CINCINNATI (Reuters) - Procter & Gamble Co’s (PG.N) CEO stood behind the company’s plan for increasing profit and sales at a drama-free annual meeting notable for the absence of William Ackman, the activist investor who has pushed hard for change in recent months at the world’s largest maker of household products.
Chief Executive Bob McDonald defended the strategy of developing major new products while the company at the same time seeks to cut $10 billion in costs.
Tuesday’s meeting, held in P&G’s hometown of Cincinnati, came as something of a respite for McDonald months after Ackman’s Pershing Square Capital Management took a stake in P&G, putting pressure on the CEO and the board to improve performance.
McDonald, who has been at the helm since July 2009, is refocusing on core categories, countries and innovations with both the $10 billion restructuring and a strategy laid out in June that homes in on the company’s 40 biggest businesses, 20 biggest new products and 10 key developing markets.
Ackman, who disclosed his stake in the maker of Tide detergent and Crest toothpaste too late to have any proposals on the agenda, was not in attendance, and only one shareholder referred to him, asking why it took the investment of an activist to boost P&G’s stock.
“If we remain focused on the plan I talked about, the 40/20/10 plan, with improved innovation from discontinuous innovation, with productivity improvement, then we are all convinced that shareholders will get an increase in value and the stock will reflect that,” McDonald replied, without mentioning Ackman directly. “We are focused like a laser, we are holding our own feet to the fire to do this.”
Though Ackman was absent, several of his analysts - who are far less recognizable than the 6-foot, 3-inch hedge fund manager with the shock of gray hair - were in the crowd listening closely.
Since Ackman became involved in the stock, P&G’s board has expressed confidence in the plans laid out by chairman, president and CEO McDonald. The board has publicly backed McDonald, giving the former Army captain time to overhaul the 175-year old company, which is struggling keep up with competitors.
Shares of P&G have risen since Ackman's stake was disclosed but have trailed the gains in the Dow Jones industrial average .DJI, of which they are a component, so far this year.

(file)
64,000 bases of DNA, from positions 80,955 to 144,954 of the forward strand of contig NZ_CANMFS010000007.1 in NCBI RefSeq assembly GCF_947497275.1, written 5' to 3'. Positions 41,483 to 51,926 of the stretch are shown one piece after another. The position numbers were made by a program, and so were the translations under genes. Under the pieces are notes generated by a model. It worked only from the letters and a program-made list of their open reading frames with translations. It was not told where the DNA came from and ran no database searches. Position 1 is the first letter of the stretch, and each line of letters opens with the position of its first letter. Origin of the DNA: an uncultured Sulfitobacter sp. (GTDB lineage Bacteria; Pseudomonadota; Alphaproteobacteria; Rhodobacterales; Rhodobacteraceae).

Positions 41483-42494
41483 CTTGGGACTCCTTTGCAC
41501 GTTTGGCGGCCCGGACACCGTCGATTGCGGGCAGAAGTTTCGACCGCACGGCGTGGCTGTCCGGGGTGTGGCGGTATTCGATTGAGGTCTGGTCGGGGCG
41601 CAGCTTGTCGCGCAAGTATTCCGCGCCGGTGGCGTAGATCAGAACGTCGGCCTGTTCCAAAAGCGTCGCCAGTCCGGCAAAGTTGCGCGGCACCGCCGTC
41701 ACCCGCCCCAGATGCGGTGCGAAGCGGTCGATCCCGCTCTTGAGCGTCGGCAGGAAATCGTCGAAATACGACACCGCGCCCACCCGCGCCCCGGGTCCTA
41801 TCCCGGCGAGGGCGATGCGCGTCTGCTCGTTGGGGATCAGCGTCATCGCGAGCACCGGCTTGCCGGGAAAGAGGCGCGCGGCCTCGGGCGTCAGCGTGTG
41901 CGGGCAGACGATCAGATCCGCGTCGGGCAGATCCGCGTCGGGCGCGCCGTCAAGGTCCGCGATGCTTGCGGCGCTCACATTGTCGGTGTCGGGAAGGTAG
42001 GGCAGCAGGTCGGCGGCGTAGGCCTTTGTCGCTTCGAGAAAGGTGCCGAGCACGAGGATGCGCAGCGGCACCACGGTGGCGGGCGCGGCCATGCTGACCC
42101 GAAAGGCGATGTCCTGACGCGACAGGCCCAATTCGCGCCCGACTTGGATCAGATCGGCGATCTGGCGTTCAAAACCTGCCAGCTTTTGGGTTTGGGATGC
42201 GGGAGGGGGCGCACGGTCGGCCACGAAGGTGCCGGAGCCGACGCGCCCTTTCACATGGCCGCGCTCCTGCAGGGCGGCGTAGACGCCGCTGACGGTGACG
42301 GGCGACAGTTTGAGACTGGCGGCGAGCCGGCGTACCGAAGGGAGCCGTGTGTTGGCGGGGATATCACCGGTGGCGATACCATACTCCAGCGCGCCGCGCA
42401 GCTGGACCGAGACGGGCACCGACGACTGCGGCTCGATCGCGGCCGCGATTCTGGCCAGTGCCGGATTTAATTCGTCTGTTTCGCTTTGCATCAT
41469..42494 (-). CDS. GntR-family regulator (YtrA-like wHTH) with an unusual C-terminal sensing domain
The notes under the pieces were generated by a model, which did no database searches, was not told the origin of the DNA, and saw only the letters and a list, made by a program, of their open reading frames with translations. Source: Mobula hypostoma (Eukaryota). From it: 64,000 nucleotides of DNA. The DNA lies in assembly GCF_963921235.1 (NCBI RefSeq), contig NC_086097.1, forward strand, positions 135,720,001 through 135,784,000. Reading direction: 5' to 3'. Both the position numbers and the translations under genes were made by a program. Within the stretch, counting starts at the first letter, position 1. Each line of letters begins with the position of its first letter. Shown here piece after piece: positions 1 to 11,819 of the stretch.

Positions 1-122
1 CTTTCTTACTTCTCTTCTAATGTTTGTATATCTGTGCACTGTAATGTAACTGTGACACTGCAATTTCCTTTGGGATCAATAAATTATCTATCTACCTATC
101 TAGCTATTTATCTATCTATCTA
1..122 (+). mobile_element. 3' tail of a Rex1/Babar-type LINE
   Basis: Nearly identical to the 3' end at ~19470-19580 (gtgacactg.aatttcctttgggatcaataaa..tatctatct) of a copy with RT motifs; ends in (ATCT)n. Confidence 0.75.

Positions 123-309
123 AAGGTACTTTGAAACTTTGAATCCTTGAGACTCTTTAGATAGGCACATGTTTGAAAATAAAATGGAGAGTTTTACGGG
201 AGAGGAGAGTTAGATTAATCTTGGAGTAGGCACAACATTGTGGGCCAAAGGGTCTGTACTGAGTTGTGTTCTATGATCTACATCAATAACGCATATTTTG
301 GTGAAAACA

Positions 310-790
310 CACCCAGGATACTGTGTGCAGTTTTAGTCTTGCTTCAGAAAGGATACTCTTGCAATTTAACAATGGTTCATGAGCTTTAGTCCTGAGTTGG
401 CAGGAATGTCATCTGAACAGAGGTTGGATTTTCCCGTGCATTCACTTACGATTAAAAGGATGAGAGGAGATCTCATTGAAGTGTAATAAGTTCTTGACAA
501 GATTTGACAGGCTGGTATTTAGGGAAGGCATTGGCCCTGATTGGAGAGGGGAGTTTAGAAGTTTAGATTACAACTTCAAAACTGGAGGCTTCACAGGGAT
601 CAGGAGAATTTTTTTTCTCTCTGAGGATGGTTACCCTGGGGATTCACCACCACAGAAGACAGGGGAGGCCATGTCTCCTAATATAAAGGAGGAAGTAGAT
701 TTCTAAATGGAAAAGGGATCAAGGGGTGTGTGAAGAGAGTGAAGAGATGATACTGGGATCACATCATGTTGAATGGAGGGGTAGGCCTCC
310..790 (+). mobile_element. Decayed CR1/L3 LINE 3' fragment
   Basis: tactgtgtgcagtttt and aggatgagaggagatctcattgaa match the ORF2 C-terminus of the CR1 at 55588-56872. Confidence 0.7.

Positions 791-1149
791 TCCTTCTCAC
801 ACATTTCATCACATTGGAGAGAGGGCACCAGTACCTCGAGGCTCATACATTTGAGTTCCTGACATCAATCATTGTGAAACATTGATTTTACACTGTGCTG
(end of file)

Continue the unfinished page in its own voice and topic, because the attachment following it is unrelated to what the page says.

All 11 board members, including McDonald, were elected for another year at the meeting. A shareholder proposal on adopting a simple majority vote to pass all such proposals passed, while two other shareholder proposals were defeated.
P&G shares were down 0.6 percent at $68.69 on Tuesday afternoon on the New York Stock Exchange. The stock is up 9.3 percent since Ackman’s stake was disclosed in July.
McDonald was under pressure even before news of Ackman’s stake surfaced, after lackluster earnings and the February announcement of the $10 billion restructuring plan that analysts deemed insufficiently transformative.
“In our view, management cannot afford to fall short of its promises again, as the clock is ticking on its turnaround,” Morningstar analyst Erin Lash said earlier this month. “It is possible that P&G could be forced to consider breaking up this household and personal-care behemoth.”
Pershing Square is P&G’s 10th-largest shareholder, with 21.92 million shares, or 0.79 percent of the company’s outstanding shares, according to Thomson Reuters data.
Only a week ago in New York, Ackman exerted public pressure on P&G by answering a few questions about his plans for the company. Ackman met with P&G’s board in September at the Manhattan office of Kenneth Chenault, the CEO of American Express Co (AXP.N) and a P&G board member.
At that meeting, Ackman did not mince words about what he considered McDonald’s lackluster performance and the aspects that need repair if company performance is to improve. For now, Ackman has left his suggestions with the board.
P&G stumbled in recent months as competitors failed to match some of the price increases it imposed on goods including laundry and dish detergents to mitigate higher commodity costs. The strengthening dollar has also trimmed the value of sales in overseas markets.
“The announced restructuring is a direct result of persistent questions about P&G’s ability to grow profitably,” said Lash.
Still, several of the attendees at Tuesday’s event said they stand behind the company and its leader.
“They are going in the right direction,” said Bill Harding, an 86-year-old shareholder who lives in Kettering, Ohio, after growing up in Cincinnati. Harding and his wife, Pat, said that they reinvest their dividends in P&G and still think it is one of the best companies in the country, if not the world.
Additional reporting by Svea Herbst-Bayliss in Boston; editing by Matthew Lewis